What the Crisis Code Cracker meant to Stefaan Dewulf of Ethilog

“Due to the corona crisis, we had been postponing our strategic projects. With the help of POM West-Flanders and Sirris, we are now innovating again. Now that the feasibility of our idea is definitively proven, we want to build a proof of concept as soon as possible.” This is Stefaan Dewulf, CEO of Ethilog, about his experience with the Crisis Code Cracker, Sirris’ three-part action plan aimed at helping technology companies emerge stronger from the crisis.

Some 10 years ago, former Picanol Group Mechatronics Vice-President, Stefaan Dewulf, decided, together with a colleague, to continue one of the group's innovation projects outside Picanol. In 2017, Ethilog was launched and within a few years it became the Flemish market leader in the automation of distribution and traceability of medicines in hospitals. “Our systems make it possible to follow and manage medicines from the moment they enter the hospital until they are administered to the patient,” explains Stefaan Dewulf in his interview with Bloovi (in Dutch). Ethilog’s success, he says, lies in the far-reaching automation of these processes and because it solves a bottleneck in the distribution of medicines in hospitals. It takes such a long time to bring medicines from the hospital pharmacy to the patient, that there is a return flow of 20 to 40 percent, because prescriptions have changed in the meantime.

The potential of digitisation and automation

Ethilog solves this problem by bringing the push pull point closer to the patient. “Today we install medicine cabinets directly on the ward. As a result, 80 per cent of the volume of medicines on a ward can be administered just-in-time directly from the cabinet. The nurse no longer has to go to the pharmacy every 24 hours, but picks up the medicines several times a day, based on the last electronic prescription,” explains Stefaan Dewulf. This way of working reduces the workload of nurses by 15 per cent, and in the hospital pharmacy by as much as 50 per cent.

Stefaan Dewulf: “The best proof is our proof of concept: we always let hospitals try our cabinets for a fortnight. And we have never had to take a cabinet back. Everyone sees the point of it immediately.”

Nevertheless, Stefaan Dewulf wants to drive Ethilog’s automation even further:

“There is still a lot of automation potential in the hospital pharmacy. We are looking in the direction of robotisation for this. The problem is that the solutions on the market today are big robots, requiring huge budgets, both in purchase and in total cost of ownership.”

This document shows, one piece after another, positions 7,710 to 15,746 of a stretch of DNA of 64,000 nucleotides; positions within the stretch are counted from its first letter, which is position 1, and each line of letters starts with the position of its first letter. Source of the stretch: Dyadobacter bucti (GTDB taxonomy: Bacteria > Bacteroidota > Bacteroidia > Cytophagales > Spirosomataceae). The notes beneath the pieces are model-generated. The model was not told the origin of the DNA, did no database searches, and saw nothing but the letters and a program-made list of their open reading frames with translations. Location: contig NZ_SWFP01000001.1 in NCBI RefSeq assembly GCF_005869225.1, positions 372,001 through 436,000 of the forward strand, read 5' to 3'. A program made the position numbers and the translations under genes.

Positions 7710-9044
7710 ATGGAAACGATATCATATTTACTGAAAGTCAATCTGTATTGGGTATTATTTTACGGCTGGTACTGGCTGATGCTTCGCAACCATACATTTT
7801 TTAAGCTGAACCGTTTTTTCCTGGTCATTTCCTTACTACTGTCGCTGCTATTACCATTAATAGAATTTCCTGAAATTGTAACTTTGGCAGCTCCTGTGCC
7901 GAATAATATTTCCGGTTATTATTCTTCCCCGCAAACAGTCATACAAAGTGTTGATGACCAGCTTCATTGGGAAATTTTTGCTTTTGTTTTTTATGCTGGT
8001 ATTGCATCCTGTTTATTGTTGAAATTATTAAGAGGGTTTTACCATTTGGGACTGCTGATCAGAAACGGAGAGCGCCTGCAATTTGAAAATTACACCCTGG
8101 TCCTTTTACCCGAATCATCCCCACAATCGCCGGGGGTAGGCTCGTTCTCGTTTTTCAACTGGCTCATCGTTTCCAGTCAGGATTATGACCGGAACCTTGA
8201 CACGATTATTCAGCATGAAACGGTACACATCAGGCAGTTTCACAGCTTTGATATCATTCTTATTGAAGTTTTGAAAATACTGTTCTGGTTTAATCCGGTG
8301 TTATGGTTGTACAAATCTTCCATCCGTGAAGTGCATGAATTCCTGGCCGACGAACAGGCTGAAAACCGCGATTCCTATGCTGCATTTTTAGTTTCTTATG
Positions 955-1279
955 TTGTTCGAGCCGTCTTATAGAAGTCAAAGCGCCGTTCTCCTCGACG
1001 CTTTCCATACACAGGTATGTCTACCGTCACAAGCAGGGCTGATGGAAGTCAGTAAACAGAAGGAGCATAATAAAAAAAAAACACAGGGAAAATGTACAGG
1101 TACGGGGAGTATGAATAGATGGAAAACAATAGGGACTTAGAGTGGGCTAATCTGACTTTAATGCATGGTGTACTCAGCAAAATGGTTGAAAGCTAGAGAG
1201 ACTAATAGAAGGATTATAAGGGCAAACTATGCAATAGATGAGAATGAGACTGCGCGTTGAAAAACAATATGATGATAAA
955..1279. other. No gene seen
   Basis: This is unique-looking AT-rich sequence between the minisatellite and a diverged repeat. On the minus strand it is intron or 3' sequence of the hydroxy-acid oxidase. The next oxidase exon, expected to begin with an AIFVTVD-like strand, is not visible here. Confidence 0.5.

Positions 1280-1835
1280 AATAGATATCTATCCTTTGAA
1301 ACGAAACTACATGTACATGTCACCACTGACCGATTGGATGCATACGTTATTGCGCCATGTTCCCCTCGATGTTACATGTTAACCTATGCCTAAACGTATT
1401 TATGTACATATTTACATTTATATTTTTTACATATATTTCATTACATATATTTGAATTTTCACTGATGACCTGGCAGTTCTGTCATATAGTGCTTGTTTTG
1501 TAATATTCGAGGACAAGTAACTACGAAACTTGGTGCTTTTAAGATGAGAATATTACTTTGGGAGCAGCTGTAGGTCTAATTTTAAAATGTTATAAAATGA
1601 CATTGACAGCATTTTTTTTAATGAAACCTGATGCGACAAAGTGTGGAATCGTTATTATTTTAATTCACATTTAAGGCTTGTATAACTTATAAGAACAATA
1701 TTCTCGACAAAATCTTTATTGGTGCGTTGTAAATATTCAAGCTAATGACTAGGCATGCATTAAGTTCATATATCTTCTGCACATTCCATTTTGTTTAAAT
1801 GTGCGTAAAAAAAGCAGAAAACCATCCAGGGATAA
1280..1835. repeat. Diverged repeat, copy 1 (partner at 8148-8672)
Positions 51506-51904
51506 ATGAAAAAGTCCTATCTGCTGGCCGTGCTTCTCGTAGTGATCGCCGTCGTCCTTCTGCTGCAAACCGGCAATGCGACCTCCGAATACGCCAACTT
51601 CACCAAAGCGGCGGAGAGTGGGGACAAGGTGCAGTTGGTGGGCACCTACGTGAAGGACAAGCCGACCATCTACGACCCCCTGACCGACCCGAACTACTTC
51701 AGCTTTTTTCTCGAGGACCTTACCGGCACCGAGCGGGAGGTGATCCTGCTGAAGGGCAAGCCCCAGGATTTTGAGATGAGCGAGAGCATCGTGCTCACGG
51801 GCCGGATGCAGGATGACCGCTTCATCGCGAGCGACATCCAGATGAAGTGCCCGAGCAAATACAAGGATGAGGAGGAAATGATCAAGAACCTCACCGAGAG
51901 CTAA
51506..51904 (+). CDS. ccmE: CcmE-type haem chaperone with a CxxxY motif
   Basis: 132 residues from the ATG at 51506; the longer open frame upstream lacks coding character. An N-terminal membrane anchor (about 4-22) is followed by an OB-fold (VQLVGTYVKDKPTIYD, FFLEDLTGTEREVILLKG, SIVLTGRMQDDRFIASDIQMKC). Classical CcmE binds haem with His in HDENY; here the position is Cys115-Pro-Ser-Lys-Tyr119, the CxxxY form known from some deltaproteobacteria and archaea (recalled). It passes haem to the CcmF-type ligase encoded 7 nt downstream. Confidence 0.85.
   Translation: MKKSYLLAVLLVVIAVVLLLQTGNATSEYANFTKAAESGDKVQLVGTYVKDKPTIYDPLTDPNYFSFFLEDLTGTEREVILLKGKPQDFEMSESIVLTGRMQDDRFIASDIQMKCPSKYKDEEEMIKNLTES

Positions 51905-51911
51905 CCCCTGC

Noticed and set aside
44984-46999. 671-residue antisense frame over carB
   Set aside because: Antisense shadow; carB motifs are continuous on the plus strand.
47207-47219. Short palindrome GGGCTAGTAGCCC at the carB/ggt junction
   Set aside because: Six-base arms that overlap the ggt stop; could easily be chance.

That is not an option for hospitals. A hospital cannot make this investment and then depend on it for the next fifteen years. They need an evolutionary system. That is why we soon arrived at cobots. Besides, over the past five years, this technology has also been widely used in industry. So, the time was right. The only problem was that we didn't have any experience with cobots ourselves.”

The power of pilot testing

That’s where Sirris came in to offer advice, supported in West-Flanders by POM West-Flanders to allow companies to innovate even during the corona crisis via initiatives such as the Crisis Code Cracker.

For Stefaan Dewulf, the cooperation was a success story:

“We had already approached commercial partners to explore the idea of cobots. However, they looked at the problem from the perspective of their product offer, and we were not 100 per cent convinced that this was what we needed. That is why Sirris was such a relief. They had the same expertise, without a commercial edge. We sat down with specialists straight away. This proved to be an ideal opportunity to test whether our vision was achievable, both in terms of technology and performance.”

Within the framework of the Industry 4.0 living lab, the Sirris Application lab on the Kortrijk site gives companies access to a realistic industrial test environment with a range of equipment, such as cobots, AMRs, etc. to be used. Pilot plants can be built and tested in the very short term here, without heavy investment from the companies themselves or commercial commitments to partners.

“That was exactly the point where we got stuck in our innovation,” confirms Stefaan De Wulf. “We had done some simulations ourselves and we thought it would work, but how could we test it in a real environment on a real robot? Building such a robot all by yourself for a project with so many question marks is far too big an investment.

Making a long-term commitment through a commercial partner was not an option for the business: “Even then, you lose a lot of time, because you first have to build up the knowledge internally in order to be able to carry out the tests. In the Industry 4.0 living lab, we were literally able to test and demonstrate the feasibility in one day. On the one hand, this was due to our good preparation and, on the other, because all the infrastructure was in place and we could call on the extensive knowledge of the experts present, Manie Conradie and Federico Brinchilin."

Proven feasibility

The support from POM-West-Flanders and Sirris came just at the right time for Ethilog, concludes Stefaan Dewulf: “Due to the corona crisis, we had been postponing our strategic projects. Thanks to them, we are now innovating again. Now that the feasibility of our idea has been definitively proven, we want to build a proof of concept as soon as possible." That should help us to explore the pain points. But we also want to take it to prospects to convince them to set up a pilot project with us.”

Other West Flemish companies that, like Ethilog, successfully used the Crisis Code Cracker are Anziplast and Modular Lighting.